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  • Writer's pictureLinda Odhner, with photos by Liz Kufs

Excerpted Inspirations #96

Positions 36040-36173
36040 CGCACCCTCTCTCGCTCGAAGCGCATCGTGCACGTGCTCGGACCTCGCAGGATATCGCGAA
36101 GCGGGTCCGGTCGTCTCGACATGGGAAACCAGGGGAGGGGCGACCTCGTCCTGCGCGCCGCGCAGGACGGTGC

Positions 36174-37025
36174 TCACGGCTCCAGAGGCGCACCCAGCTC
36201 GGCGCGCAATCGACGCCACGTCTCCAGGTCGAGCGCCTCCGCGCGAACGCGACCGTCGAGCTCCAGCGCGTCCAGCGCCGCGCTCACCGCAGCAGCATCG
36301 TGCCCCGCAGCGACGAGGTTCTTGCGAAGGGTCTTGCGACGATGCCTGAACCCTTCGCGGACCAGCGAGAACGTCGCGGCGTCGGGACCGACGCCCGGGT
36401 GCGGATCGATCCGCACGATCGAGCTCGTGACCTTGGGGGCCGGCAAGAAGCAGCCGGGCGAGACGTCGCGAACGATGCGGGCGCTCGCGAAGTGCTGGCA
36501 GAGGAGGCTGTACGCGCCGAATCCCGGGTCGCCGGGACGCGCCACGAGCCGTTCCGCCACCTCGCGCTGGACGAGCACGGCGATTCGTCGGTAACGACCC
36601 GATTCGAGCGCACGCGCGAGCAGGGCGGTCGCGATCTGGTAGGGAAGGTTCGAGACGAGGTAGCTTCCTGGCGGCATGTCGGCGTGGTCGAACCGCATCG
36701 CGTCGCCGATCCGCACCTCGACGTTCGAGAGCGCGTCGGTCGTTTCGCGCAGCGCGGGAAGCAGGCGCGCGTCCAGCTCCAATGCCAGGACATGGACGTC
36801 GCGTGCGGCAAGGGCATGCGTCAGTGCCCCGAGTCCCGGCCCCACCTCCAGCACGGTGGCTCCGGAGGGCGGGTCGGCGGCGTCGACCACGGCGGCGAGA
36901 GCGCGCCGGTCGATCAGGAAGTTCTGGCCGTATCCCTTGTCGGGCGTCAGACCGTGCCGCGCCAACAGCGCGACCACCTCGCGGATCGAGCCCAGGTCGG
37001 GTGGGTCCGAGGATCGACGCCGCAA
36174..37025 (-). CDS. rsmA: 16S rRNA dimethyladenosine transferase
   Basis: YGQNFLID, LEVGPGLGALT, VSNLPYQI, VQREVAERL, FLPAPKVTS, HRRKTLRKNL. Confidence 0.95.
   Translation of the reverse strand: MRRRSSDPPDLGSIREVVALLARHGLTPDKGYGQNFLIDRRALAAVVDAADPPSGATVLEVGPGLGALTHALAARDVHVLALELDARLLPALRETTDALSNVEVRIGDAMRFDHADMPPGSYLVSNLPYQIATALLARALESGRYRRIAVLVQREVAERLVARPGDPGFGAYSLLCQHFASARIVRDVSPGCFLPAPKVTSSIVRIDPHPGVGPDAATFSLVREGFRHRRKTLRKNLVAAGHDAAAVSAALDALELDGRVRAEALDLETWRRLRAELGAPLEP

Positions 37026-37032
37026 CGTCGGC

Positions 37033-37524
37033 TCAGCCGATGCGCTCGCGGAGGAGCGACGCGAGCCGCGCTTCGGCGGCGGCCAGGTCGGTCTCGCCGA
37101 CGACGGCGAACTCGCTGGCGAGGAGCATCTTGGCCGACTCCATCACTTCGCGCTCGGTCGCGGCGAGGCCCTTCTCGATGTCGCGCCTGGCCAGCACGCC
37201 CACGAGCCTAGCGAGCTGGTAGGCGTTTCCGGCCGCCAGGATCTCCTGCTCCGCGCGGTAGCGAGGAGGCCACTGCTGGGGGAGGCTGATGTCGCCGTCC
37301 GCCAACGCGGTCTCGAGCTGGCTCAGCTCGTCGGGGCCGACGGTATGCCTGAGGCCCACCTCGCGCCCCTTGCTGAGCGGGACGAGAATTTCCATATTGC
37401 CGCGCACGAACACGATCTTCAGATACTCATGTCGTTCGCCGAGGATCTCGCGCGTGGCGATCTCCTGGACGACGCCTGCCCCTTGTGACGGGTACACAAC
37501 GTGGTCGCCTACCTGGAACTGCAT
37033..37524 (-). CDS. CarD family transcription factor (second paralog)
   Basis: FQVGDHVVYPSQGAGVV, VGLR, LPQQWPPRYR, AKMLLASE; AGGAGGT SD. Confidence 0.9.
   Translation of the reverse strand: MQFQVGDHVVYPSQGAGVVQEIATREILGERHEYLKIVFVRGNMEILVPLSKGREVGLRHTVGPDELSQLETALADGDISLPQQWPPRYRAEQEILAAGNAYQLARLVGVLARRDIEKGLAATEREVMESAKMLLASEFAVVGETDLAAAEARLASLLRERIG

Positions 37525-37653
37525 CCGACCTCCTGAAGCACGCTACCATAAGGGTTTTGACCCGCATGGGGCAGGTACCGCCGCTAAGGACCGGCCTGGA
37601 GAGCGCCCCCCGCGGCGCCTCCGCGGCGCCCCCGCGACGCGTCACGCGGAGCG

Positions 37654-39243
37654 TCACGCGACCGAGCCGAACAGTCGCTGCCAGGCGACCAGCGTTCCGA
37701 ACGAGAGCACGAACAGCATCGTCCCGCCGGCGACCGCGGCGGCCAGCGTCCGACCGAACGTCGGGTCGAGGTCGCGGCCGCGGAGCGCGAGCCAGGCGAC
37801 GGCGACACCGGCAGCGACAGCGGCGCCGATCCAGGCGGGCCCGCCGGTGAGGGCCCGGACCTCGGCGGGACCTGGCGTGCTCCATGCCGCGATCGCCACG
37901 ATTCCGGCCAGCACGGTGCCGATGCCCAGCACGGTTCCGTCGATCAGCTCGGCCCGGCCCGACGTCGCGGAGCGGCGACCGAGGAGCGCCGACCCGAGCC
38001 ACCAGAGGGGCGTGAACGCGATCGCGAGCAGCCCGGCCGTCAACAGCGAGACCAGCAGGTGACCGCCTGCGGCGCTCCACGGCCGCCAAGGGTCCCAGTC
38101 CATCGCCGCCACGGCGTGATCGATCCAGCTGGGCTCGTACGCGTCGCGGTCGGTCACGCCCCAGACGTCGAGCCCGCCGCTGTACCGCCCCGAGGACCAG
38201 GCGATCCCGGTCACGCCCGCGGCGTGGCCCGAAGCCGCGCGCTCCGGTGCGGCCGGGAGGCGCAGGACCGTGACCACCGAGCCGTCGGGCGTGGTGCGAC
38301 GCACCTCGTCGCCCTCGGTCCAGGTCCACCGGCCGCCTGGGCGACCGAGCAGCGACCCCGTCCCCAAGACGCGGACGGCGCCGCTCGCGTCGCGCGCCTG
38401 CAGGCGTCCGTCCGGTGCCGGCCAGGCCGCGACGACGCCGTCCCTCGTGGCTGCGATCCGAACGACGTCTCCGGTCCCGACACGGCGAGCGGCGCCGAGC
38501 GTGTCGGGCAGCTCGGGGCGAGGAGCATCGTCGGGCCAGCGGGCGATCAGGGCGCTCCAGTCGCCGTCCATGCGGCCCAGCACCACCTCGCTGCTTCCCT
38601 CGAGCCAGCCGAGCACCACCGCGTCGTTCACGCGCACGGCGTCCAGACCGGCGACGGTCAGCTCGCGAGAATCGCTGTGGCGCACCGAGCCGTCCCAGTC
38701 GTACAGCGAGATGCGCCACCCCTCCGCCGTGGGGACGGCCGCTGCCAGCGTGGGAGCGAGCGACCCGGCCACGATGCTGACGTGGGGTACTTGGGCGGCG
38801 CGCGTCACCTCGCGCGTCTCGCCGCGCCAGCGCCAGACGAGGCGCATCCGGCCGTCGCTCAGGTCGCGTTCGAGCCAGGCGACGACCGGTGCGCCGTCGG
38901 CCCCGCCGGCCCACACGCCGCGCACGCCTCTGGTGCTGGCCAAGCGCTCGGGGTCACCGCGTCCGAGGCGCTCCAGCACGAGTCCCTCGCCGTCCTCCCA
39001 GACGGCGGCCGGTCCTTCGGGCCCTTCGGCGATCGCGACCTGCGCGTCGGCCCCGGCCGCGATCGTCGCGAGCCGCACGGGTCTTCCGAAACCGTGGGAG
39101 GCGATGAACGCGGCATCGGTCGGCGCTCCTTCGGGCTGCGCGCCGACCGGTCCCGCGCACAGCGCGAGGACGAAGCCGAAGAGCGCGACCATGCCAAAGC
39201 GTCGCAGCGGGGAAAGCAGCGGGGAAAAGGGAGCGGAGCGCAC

[Neale Crittenden’s discussion of his principle of “business as service” with an interested visitor to his Vermont lumber mill shows a curious parallel with houseguest lady-of-leisure Eugenia’s observations about lace later in the story.]  	“Why, of course I don’t rank lumbering and wood-working with medicine.  Wood isn’t as vital to human life as quinine, or knowledge of what to do in typhoid fever.  But after all, wood is something that people have to have, isn’t it?  Somebody has to get it out and work it up into usable shape.  If he can do this, get it out of the woods without spoiling the future of the forests, drying up the rivers and all that, and have it transformed into some finished product that people need in their lives, it’s a sort of plain, everyday service, isn’t it?  And to do this work as economically as it can be managed, taking as low a price as you can get along with instead of screwing as high a price as possible out of the people who have to have it, what’s the matter with that, as an interesting problem in ingenuity?  I tell you, Mr. Welles, you ought to talk to my wife about this.  It’s as much her idea as mine.  We worked it out together, little by little….” 	[…] 	“It’s absurd to think that business men […] can only find their opportunity for service to their fellow-men by such haphazard contracts with public service as helping raise money for a library or heading a movement for better housing for the poor, when they don’t know anything about housing for the poor, nor what it ought to be.  Their opportunity for public service is right in their own legitimate businesses, and don’t you forget it.  Everybody’s business is his best way to public service, and doing it that way, you’d put out of operation the professional uplifters who uplift as a business, and can’t help being priggish and self-conscious about it. [...]”  	 	She decided, as harmonizing best with the temperament of the net dress, on Malines, a strip of this perfect, first-Napoleon Malines.  What an aristocratic lace it was, with its cobwebby fond-de-neige background and its four-petalled flowers in the scrolls.  Americans were barbarians indeed that Malines was so little known; in fact hardly recognized at all.  Most Americans would probably take this priceless creation in her hand for something bought at a ten-cent store, because of its simplicity and classic reticence of design.  They always wanted, as they would say themselves, something more to show for their money.  Their only idea of ‘real lace’ as they vulgarly called it (as if anything could be lace that wasn’t real), was that showy, awful Brussels, manufactured for exportation, which was sold in those terrible tourists’ shops in Belgium, with the sprawling patterns made out of coarse braid and appliquéd on, not an organic part of the life of the design.    Dorothy Canfield, The Brimming Cup (1919), pp. 137, 140, 205-206)

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